I am writing this on the train back from London on a beautifully sunny day. Making my way out of the city from Wimpole Street, to Bond Street Tube station, to Waterloo, with the masses, the huge throngs of people snaking it’s way to the various work places of the capital reminded me of my much younger days and what it was like to commute. I am majorly thankful to be leading a slower paced life at the seaside these days – it is lovely being back in London for the rare foray, but I’d struggle to live that way these days.

Yesterday was the second time in the past 3 months that I have lectured at the Royal Society of Medicine. The event was a sports hypnosis theme that I had been invited to present at some time ago. This is hot on the heels of me lecturing at the Royal Society of Medicine’s annual Waxman memorial event hosted by the Hypnosis and Psychosomatic medicine section and yesterday was jointly hosted by the sports medicine section. You can read more about that here: Lecturing at the Royal Society of Medicine.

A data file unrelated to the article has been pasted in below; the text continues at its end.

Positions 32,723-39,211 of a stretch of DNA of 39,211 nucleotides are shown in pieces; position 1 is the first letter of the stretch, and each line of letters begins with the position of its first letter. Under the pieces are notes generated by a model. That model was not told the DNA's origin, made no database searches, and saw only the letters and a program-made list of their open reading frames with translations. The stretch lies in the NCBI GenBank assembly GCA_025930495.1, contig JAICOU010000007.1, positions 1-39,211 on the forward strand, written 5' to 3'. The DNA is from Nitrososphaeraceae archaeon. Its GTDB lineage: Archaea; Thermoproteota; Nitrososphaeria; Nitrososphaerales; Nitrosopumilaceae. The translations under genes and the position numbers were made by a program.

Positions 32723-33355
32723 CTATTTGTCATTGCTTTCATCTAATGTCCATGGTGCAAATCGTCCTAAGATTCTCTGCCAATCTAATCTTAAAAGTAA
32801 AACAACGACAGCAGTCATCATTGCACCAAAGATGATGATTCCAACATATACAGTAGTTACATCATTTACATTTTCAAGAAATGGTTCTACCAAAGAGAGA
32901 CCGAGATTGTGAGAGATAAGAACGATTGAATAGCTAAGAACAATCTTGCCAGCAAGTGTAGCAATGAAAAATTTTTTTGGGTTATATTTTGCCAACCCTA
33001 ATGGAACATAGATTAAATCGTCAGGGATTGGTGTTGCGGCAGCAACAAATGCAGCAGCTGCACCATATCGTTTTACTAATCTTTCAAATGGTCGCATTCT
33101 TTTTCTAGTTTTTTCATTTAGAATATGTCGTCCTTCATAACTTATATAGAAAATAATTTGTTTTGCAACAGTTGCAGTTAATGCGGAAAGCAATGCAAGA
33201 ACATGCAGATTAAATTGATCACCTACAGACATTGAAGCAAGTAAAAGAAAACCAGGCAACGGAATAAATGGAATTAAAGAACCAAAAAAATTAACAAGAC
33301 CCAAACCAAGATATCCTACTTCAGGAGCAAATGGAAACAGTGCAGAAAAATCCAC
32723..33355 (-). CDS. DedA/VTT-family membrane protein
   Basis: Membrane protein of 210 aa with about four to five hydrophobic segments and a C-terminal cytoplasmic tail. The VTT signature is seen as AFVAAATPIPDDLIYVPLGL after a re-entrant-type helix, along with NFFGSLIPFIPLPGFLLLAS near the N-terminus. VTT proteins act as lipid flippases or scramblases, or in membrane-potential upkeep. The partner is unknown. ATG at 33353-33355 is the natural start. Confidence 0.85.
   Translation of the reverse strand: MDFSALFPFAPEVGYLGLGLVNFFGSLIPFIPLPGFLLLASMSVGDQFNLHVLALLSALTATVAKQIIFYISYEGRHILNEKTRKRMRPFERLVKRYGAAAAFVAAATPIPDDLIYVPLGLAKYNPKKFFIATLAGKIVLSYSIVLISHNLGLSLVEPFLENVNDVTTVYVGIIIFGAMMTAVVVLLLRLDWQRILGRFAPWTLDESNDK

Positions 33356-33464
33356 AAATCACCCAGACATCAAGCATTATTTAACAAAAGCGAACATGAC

I arrived on time and had a smooth journey this time around, and the tube journey from Waterloo on the Jubilee line to Bond Street is just 3 stops followed by a walk that is less than 5 minutes. Then I was in. That is, I went and took my bags up to my room as I was staying in one of the Medica Dormus rooms, just around the corner from the library. It meant that I got to prepare well, have a snoop around the awesome library once again and then head down to the lecture theatre.

Whilst getting registered and saying hello to a number of friends who were attending, I was introduced to and met a couple of wonderful people – a man who was using hypnosis to help with his swim across the channel, and a champion ballroom dancing lady who had suffered a stroke 7 weeks previous who had aided her recovery with hypnosis and planned on being back competing at championships very soon.

The event was filled with people who had a passion for hypnosis and sports and the atmosphere was a lovely one.

I was presenting the first lecture and offered up a presentation on the current evidence base for using hypnosis in sports, though with a particular reference to endurance sports such as long distance running, cycling and swimming.